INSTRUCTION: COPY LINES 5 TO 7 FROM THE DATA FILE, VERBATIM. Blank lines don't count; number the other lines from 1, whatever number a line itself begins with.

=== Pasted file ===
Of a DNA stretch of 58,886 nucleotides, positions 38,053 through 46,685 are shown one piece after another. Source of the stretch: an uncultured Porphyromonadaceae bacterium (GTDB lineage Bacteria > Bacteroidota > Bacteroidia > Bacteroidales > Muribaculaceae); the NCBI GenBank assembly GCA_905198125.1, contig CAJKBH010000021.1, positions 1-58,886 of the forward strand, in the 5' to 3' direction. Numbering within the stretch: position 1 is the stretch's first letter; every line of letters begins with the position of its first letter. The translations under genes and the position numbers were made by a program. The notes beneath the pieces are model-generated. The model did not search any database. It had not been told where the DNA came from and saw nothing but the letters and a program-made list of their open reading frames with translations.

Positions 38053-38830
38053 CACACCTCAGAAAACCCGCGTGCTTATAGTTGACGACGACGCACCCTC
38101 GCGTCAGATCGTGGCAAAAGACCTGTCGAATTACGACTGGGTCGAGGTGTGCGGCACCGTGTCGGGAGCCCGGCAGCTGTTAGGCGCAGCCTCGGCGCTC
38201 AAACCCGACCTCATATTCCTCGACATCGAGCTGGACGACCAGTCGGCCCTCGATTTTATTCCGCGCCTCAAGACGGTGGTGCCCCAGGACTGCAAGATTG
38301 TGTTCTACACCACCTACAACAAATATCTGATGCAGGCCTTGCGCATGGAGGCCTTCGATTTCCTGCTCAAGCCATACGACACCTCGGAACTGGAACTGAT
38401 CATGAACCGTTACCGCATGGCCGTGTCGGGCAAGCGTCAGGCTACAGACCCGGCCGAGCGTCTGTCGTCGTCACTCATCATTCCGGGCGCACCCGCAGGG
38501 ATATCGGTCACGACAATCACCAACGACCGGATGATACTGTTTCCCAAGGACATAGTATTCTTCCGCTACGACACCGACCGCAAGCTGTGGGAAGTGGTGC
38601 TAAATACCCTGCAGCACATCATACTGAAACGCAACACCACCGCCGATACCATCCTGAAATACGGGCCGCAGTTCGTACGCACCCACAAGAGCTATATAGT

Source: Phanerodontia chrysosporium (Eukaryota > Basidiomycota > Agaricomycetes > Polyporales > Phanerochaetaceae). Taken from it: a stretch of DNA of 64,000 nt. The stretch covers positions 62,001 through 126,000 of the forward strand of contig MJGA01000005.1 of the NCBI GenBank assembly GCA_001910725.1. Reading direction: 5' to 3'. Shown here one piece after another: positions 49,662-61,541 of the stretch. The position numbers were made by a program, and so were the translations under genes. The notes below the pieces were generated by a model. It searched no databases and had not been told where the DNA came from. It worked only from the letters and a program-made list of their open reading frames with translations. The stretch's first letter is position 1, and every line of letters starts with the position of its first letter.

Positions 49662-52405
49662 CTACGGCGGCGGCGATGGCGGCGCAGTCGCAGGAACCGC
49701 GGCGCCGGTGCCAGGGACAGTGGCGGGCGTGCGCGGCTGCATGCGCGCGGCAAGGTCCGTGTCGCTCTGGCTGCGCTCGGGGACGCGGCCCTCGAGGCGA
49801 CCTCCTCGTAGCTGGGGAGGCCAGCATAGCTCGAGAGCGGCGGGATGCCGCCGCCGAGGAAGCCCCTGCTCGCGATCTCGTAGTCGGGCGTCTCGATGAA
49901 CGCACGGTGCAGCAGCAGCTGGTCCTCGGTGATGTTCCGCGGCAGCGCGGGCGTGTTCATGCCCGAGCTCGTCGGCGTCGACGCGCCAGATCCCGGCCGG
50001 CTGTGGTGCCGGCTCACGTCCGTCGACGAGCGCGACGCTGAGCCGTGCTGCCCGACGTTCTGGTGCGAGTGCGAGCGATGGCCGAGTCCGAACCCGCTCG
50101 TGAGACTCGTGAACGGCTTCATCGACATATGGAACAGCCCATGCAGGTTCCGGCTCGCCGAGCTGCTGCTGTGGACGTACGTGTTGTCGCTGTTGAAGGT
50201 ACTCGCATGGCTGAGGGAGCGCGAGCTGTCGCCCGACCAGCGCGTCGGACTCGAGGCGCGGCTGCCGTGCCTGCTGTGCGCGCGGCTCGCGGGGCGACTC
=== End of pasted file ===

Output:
38201 AAACCCGACCTCATATTCCTCGACATCGAGCTGGACGACCAGTCGGCCCTCGATTTTATTCCGCGCCTCAAGACGGTGGTGCCCCAGGACTGCAAGATTG
38301 TGTTCTACACCACCTACAACAAATATCTGATGCAGGCCTTGCGCATGGAGGCCTTCGATTTCCTGCTCAAGCCATACGACACCTCGGAACTGGAACTGAT
38401 CATGAACCGTTACCGCATGGCCGTGTCGGGCAAGCGTCAGGCTACAGACCCGGCCGAGCGTCTGTCGTCGTCACTCATCATTCCGGGCGCACCCGCAGGG